Other areas introduce strange jumps. At one point in the swamp, there are pitfalls with a slightly isometric view to them. Because of this, it's difficult to know where the actual edge lies. You'll find yourself jumping too early or too late, usually taking another plunge. Even when you do figure out when to jump, flying skulls surge up out of the pit and nail you. You just can't win!

Even though Swamp Thing is a platformer, some of its most challenging scenes don't involve jumps. A lot of scenes force you to rely on memory. There are several where enemies or traps will appear when you're right next to their spawn point. You would have no way of knowing they were there without running into them in a previous session. In the first stage, for instance, are robotic fish that jump out of the swamp water right as walk next to them. Without knowing of their presence and acting with caution, you will walk right into all of them and lose massive amounts of health.

Dealing with enemies is not a matter of deft jumping and skillful dodging. More often than not, enemies will rush at from awkward angles. Thanks to stilted play mechanics, you'll usually wind up taking damage. You could punch them, but some of them (the skulls in the second part of the swamp come to mind) are impervious to damage. Others move low to the ground and can't be hit. You might think to duck and attack, but doing this causes Swampy to stand upright and punch instead. Situations like these become even worse when you're overwhelmed by sheer numbers, as sometimes enemies will approach from both sides, some invincible and others not. Trying to take out flying enemies is an especial pain in the ass. If you leap forward and attack, Swampy will stop in midair as if he's hit an intangible wall and fall straight down. A lot of the time, it's either into a pit or onto another enemy or trap.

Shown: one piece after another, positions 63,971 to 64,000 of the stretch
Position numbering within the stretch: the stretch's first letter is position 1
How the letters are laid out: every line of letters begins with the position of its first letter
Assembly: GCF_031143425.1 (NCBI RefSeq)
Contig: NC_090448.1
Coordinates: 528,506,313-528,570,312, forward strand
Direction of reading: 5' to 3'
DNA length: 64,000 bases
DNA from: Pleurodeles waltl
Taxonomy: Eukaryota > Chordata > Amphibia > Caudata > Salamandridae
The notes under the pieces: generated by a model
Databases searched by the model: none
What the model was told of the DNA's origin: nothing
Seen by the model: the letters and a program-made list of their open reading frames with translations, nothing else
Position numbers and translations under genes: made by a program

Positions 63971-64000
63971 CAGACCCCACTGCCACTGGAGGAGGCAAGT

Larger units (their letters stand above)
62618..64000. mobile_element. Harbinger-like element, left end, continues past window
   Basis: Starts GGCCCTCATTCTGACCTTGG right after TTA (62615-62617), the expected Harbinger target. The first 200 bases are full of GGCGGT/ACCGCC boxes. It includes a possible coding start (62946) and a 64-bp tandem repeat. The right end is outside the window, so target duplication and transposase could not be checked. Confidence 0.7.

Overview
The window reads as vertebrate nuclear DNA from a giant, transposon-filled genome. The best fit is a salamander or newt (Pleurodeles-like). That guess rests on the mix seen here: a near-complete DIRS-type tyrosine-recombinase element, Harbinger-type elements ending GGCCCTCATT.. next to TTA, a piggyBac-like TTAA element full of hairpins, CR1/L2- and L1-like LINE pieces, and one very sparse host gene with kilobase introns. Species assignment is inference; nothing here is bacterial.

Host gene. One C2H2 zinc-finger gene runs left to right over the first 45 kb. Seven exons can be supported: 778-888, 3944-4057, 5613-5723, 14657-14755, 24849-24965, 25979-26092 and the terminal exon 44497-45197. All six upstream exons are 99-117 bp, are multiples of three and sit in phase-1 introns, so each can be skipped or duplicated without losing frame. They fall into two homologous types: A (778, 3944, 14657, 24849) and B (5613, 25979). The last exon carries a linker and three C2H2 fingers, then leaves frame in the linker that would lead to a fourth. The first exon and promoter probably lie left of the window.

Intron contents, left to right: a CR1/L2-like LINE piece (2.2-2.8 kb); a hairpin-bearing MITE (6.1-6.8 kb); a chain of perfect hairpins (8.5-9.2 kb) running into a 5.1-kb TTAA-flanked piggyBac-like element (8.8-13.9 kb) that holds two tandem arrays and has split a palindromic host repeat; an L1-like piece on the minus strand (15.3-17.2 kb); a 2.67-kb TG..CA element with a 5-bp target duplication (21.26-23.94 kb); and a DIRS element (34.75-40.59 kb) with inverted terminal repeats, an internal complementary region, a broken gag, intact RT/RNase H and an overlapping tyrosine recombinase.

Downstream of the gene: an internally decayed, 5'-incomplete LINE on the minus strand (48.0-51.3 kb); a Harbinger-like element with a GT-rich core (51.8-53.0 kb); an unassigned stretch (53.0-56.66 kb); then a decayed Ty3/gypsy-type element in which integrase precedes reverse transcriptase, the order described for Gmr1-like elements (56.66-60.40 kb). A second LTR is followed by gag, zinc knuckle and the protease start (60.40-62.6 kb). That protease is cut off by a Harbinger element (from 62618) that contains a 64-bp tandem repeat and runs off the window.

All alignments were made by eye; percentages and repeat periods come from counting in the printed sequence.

You can probably tell what I'm building towards. It's something I'm always afraid to admit, but I must in this case: Swamp Thing is too damn hard! It's not enough that the game is cheap, but there are no continues or passwords. Some games are just fine that way, but Swamp Thing is an incredibly long game for a basic platformer. There are some parts of stages that will take you twenty minutes or more. One playthrough can take hours unless you're incredibly skilled. Even then, that's hours of dull combat and jumps.

I will say, in Swamp Thing's defense, that it at least showcases great 8-bit visuals. Environments are very well colored and help build great atmosphere. I especially enjoyed the areas after the chemical plant, punching my way through a dark forest full of mechanical monstrosities. After that was a desolate toxic waste dump that resurrected some other great B-movie memories.

Ultimately, though, Swamp Thing is yet another overly difficult and painfully uninteresting platformer churned out by Imagineering to hype a Saturday morning cartoon. My guess would be that the developers had no appreciation for the source material, and just wanted to be done with this project so they can move on to bigger and better things. I mean, who rehashes an engine from a poorly received game? That in itself shows the developers' lack of interest in the title. As I've said before, fans deserve better than this.

Rating: 2/10

JoeTheDestroyer's avatar
Community review by JoeTheDestroyer (August 08, 2012)

Rumor has it that Joe is not actually a man, but a machine that likes video games, horror movies, and long walks on the beach. His/Its first contribution to HonestGamers was a review of Breath of Fire III.